On Jan. 27, the international community came together to memorialize the Holocaust. This year’s commemoration of the genocide perpetrated against the Jewish people is especially important. Not solely because it honors the 77th anniversary of the liberation of the Auschwitz-Birkenau death camp, but also due to the recent sharp rise in antisemitic rhetoric and attacks around the world.

Antisemitism takes many forms and has many causes. It has led to the persecution of the Jewish people over thousands of years and should have disappeared with the advent of modern human rights. Yet instead of waning away, the oldest surviving form of hate and its accompanying violence are on the march. Jew hatred is unique in that it can stem from individuals, religious leaders, organizations and governments across the globe, even in places where there are no Jews. Politically, antisemitism stems from both the far right and the far left.

Although it poses a real and tangible threat to Jews and Jewish communal life around the world, antisemitism is often tolerated in a way that hatred toward other groups is not.

Antisemitism has always thrived in times of unrest, when conspiracy theories spread and scapegoats are sought. During the times of the Holocaust, the loss of a costly war and the subsequent economic downturn in Germany turned the Jews into Hitler’s scapegoat. The ascent of social media, combined with the frustration of a two-year pandemic, has created a toxic ecosystem in which Jews again are frequently being targeted for hatred. In fact, as recently as last week there was a concerted effort to blame Jews for the COVID-19 pandemic through the distribution of antisemitic flyers in cities such as San Francisco and Miami. As with all forms of hatred, hate-filled words quickly become hate-filled actions.

The rise in antisemitism, particularly since the start of COVID, has coincided with a disturbing escalation in Holocaust denial and distortion. We have an obligation to those 6 million people murdered during the Holocaust to spread the truth of their experience and prevent further distortion of history.  

Holocaust denial is nothing new, however, the deniers can now reach audiences open to embracing conspiracy theories fueled by these uncertain times. With an Anti-Defamation League (ADL) survey finding that only 54% of the world’s population had ever heard of the Holocaust, it is no wonder that deniers exploit this lack of knowledge to rewrite history.


Others, either through their own ignorance or by willfully manipulating historical fact, use Holocaust-related themes to advance their unrelated agendas. This type of distortion minimizes and simplifies the impact of the Holocaust and is recognized as a form of Holocaust denial by the International Holocaust Remembrance Alliance (IHRA). Comparisons to the horrors of the Holocaust — during which 6 million Jews were horrendously and systematically murdered — are not only preposterous, they are evil. Trivializing the suffering of those targeted for extermination by comparing it to modern-day difficulties sullies the memory of the victims.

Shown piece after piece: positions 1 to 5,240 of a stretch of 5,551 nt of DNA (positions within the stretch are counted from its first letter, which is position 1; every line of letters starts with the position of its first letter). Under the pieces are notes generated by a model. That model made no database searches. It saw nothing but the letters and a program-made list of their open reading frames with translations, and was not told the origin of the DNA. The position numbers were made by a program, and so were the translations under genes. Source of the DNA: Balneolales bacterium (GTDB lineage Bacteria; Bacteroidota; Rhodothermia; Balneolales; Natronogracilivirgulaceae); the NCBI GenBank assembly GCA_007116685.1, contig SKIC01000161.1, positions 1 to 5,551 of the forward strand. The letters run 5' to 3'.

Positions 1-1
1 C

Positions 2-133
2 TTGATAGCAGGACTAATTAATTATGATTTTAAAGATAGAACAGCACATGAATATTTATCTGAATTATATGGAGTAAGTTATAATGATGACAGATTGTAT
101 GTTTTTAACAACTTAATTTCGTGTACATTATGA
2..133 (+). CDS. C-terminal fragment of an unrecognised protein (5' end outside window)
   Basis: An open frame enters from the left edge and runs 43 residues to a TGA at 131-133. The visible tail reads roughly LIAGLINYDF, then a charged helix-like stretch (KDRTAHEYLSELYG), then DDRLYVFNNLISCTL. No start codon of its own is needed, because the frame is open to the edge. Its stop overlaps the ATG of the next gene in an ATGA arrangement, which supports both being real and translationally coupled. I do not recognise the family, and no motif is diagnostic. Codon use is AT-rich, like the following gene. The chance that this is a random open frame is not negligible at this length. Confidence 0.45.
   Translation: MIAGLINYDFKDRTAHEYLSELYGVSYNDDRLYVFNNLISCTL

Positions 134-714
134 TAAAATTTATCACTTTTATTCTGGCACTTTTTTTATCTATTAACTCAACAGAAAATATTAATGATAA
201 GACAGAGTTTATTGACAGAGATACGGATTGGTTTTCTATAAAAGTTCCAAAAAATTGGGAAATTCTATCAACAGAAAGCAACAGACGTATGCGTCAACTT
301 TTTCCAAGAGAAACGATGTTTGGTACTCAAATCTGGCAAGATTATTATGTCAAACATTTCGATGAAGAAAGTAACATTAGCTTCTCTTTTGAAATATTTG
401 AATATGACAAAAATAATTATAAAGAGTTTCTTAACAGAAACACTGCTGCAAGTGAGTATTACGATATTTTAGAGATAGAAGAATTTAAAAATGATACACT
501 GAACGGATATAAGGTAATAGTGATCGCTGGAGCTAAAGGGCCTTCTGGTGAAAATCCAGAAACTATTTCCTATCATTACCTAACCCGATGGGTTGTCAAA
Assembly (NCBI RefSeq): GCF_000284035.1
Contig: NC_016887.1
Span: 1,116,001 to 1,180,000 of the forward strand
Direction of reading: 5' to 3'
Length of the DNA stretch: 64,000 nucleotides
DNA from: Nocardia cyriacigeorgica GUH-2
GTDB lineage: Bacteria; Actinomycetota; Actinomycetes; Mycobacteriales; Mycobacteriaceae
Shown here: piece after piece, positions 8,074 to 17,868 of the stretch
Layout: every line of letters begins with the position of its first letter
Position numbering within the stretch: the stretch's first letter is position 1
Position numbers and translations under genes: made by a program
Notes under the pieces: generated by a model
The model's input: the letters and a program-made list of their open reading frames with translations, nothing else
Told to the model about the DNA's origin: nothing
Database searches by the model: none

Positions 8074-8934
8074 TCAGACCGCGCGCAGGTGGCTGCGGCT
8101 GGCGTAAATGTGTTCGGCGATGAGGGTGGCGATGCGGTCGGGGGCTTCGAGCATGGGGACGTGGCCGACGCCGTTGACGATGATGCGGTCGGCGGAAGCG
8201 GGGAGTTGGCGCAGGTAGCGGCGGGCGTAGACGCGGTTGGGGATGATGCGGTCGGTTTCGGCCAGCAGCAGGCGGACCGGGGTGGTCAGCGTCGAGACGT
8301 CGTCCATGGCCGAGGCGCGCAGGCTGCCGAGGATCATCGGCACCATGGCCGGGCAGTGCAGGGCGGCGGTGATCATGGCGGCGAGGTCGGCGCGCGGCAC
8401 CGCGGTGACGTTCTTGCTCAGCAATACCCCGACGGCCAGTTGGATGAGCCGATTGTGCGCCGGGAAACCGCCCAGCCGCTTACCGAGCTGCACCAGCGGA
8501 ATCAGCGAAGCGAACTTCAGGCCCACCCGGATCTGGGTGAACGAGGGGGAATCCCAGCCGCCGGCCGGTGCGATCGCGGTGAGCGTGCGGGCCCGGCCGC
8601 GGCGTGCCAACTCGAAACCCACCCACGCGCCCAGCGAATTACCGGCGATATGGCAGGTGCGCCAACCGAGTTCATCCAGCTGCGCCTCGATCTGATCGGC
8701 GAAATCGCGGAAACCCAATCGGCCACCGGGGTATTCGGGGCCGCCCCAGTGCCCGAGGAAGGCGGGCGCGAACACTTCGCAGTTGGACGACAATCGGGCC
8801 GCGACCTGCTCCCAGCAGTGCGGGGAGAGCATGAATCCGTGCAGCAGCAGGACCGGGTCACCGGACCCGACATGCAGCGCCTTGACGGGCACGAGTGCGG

The fight against antisemitism in general, and Holocaust denial and distortion in particular, is not one that should be fought solely by Jews and their allies, or even the Jewish state. It is a struggle that must be waged by the international community, as well as by every state, local government, and organization dedicated to civil rights and anti-racism. Moreover, each individual who believes that hatred and disinformation endanger democracy and the values we live by must join in this good fight.

For its part, Israel is committed to combating antisemitism and honoring the memory of the Holocaust. Israel alongside Germany introduced a United Nations resolution on Holocaust denial. Adopted by consensus in the General Assembly on Jan. 20, the resolution contains practical measures, such as calling on states and U.N. agencies to proactively develop educational programs. The resolution also introduces the international community to the need for tech companies to act against antisemitism and Holocaust denial. 

Israel is also taking the initiative on a local level to combat antisemitism and highlight the reality of the Holocaust. Earlier this year, the Consulate General of Israel to the Pacific Northwest commissioned a free concert in Seattle where the group Music of Remembrance performed songs based on, and written by, survivors of the Holocaust. The consulate also ran a social media campaign during the week of Holocaust Memorial Day to amplify the voices of those who witnessed the horrors of the Shoah firsthand. Steps such as these go a long way to honor the memory of the victims and push back against those who would have us believe their suffering never occurred.

Ignorance of the attempted genocide of the Jewish people only seven decades ago should no longer be acceptable. Silence in the face of Jew hatred can no longer be tolerated. As the last generation of Holocaust survivors reaches old age, the burden of remembering the past and teaching future generations passes to us all. I want to end on a more personal level with a quote by Primo Levi that has never rang truer than it does today: “Those who deny Auschwitz would be ready to remake it.”